I am never sure exactly what I think of protective laws, welfare laws. Better than nothing? A waste of time? Not enforced anyway, so what’s the point? A place to start?
All of those, I suppose.
The truth is that there aren’t many laws, and what laws there are have extremely limited scope and poor enforcement in addition. It is easy to be cynical about the laws preventing downed cows from going to the slaughterhouse – mostly it is to prevent a possibly “diseased” animal from entering the human food market – and it is discouraging to realize that chickens aren’t even covered by the farm animal welfare act, despite that (or, really, because) chickens make up the greatest number of individuals being raised for food, by far.
So, do we turn our back on the laws, on legislation in general? What is our end goal, really? For the whole world to be vegan, ideally, but in our ideal vegan world are there laws about this? I think there would be. I think there have always had to be laws against things, such as rape and murder, stealing inheritances from vulnerable elderly folks, and leaving dogs in hot cars, even if the majority of the population believes these acts to be morally corrupt. And, okay, yeah, I have to suspend my distrust of the government in general to make this argument, but is it more naive to think that people will do what is right simply because it is right, or that the government will properly legislate and enforce laws in this ideal vegan world?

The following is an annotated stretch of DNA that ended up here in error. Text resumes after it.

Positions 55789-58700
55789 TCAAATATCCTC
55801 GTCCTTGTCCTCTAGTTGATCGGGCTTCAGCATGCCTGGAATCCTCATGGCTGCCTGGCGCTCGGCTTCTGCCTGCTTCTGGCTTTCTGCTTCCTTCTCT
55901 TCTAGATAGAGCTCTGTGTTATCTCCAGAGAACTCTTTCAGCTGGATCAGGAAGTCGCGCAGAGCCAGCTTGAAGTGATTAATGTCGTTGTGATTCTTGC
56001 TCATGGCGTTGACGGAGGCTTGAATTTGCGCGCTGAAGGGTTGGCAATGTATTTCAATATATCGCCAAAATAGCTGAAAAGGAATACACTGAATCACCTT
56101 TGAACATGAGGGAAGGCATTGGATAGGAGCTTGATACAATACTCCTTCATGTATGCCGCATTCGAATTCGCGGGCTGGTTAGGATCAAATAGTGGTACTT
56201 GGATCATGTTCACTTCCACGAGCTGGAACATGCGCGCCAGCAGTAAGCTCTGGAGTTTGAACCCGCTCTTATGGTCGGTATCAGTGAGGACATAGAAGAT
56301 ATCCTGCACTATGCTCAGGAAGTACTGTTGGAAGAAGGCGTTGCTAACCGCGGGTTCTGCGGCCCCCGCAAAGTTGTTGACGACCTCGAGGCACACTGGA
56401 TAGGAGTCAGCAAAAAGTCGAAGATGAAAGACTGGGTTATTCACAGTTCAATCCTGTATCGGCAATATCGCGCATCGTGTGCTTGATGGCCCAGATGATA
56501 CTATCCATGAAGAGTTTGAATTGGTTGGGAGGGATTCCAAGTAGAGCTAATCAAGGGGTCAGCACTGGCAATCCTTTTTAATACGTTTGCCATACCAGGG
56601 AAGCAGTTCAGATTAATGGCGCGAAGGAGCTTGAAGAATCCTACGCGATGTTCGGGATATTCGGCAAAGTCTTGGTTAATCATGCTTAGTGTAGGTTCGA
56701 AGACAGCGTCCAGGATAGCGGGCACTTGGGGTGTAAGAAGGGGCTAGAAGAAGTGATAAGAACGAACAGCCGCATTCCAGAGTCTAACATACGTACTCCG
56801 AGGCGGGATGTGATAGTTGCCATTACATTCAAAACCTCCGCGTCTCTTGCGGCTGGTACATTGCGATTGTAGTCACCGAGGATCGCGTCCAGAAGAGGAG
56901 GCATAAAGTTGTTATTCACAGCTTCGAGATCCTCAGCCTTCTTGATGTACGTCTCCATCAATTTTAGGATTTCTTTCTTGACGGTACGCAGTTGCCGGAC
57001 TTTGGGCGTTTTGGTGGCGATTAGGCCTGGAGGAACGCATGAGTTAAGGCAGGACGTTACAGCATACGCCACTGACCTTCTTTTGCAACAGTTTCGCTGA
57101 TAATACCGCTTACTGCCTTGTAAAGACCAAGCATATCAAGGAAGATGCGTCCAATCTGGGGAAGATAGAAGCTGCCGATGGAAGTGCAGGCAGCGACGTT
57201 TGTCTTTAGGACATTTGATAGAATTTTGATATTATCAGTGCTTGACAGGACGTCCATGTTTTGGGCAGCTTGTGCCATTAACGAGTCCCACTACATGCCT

I don’t know. pattrice talks quite a bit about capitalism, about the exploitation of humans and non-humans being so intertwined with capitalism, that one can only be broken when both are. I can see her point, but somehow I find it impossible to imagine a world without these behemoth governments standing on our backs.
Honestly, I’m not sure if it is worth our time to fight for legislation, but I do think it is important that we know what the protective laws are. If we see them being broken, we can actually make a citizens arrest. What does that gain us? Well, it depends.